On their walk, the travellers both imagine and enact a future that is fully Anishinaabe. They sing songs in their language, practise Indigenous spirituality, and harvest food and medicine from the land. As they do so, they look forward to a future where the next generation speaks Anishinaabemowin as its first language, where children grow up in their own families, and where intergenerational knowledge allows people to thrive through the changing seasons. Nangohns, especially, champions this vision. “We’ll still be here after you’re gone,” she reminds her older companions. “And we deserve a say in the world we’re going to live in.”

Nangohns was three when the power went out, and she has very little memory of Jibwaa. But she emerges as a central character in Moon of the Turning Leaves. In one telling scene, her father explains the concept of a pit stop —“just a place to stop and gas up, and maybe take a piss and grab food”— and Nangohns wonders at being “confined in a speeding vehicle” for hours on end. The moment underscores how much the society has changed: such ordinary experiences are now sources of astonishment. Inspired to “keep going,” Nangohns is a fierce protector of her community, willing to fight for conditions in which young people, like her new niece, can thrive.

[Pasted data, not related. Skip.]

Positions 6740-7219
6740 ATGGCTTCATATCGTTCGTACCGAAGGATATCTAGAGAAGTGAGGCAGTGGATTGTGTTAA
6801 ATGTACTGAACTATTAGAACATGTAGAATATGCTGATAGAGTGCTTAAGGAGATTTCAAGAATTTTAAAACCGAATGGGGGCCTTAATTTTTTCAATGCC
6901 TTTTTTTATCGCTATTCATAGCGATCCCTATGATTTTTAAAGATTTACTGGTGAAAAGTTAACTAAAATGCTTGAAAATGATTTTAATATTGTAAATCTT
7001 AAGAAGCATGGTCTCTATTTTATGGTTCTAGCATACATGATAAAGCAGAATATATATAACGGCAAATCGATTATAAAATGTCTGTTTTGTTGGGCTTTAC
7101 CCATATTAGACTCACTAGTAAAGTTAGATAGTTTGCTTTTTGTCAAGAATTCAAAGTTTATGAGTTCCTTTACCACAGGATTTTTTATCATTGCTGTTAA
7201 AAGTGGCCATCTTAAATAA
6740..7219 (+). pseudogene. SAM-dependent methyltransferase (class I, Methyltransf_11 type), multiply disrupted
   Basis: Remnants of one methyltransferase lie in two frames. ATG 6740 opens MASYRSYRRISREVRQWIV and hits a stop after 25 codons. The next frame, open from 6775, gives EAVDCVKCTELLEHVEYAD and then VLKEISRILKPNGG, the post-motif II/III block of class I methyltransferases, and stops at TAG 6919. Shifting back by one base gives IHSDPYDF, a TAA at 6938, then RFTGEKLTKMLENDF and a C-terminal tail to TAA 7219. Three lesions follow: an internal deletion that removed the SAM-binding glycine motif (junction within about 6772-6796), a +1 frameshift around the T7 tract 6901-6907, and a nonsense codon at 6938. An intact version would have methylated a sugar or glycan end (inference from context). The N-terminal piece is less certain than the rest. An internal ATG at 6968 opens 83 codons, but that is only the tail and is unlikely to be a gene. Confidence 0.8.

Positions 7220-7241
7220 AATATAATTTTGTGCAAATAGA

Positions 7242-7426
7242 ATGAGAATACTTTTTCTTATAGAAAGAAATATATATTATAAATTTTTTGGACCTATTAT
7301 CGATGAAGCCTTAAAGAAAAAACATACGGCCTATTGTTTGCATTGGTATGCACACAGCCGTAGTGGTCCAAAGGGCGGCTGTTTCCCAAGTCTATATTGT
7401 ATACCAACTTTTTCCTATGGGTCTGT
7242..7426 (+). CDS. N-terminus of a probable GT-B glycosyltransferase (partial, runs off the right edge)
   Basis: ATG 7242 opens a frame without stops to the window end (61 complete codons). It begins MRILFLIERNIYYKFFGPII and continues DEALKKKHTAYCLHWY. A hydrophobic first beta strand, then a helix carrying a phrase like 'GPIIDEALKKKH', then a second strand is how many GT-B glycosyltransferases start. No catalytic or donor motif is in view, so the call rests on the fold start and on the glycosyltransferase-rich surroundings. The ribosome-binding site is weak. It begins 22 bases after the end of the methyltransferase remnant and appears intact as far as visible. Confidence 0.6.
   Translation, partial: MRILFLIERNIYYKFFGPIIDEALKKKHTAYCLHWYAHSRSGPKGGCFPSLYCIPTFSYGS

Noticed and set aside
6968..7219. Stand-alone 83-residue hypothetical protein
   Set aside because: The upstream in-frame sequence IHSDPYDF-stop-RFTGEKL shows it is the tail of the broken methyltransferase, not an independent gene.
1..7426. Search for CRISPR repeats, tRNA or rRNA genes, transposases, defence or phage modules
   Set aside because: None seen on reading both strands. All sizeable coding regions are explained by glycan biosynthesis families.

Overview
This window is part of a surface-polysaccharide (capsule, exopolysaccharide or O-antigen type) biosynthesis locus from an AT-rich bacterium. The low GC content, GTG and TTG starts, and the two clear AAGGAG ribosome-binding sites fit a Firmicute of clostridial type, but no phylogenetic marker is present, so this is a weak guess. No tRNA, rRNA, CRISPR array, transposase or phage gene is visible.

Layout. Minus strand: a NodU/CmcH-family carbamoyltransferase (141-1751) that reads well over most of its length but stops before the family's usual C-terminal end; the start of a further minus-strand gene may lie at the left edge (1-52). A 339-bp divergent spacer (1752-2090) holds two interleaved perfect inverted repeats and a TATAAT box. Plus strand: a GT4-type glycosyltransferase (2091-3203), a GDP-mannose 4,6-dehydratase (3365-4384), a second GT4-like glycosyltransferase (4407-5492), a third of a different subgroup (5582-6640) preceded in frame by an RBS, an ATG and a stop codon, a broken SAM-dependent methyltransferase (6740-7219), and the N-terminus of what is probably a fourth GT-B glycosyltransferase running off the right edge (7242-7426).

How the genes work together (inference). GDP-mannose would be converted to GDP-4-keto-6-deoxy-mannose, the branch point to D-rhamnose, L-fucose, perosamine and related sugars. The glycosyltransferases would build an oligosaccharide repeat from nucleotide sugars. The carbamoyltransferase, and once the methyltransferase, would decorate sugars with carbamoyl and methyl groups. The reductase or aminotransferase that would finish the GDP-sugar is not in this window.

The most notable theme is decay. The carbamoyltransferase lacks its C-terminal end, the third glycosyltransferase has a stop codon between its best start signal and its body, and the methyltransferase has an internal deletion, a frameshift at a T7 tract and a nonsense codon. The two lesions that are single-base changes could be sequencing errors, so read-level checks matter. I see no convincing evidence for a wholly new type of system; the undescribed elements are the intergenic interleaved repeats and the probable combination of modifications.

Indeed, Rice makes it clear that the crumbling of existing power structures — of both the literal power grid and the dominant socio-political systems it made possible — has created space for an Anishinaabe resurgence. At the same time, like many speculative fiction writers, he recognizes that wide-scale collapse allows for the proliferation of extremist ideologies. As the walkers journey south, they encounter increasingly serious threats to their survival, culminating in several violent encounters with a militia known as the Disciples. An organized network of former survivalists, the group was founded by former police officers and soldiers looking to “recapture the original heroic spirit of the white man and reclaim the land for themselves.” Their dream, Nangohns quickly realizes, has “no room for her people.” To take back their territory, the Anishinaabek must overcome the racist entity that seeks to destroy them.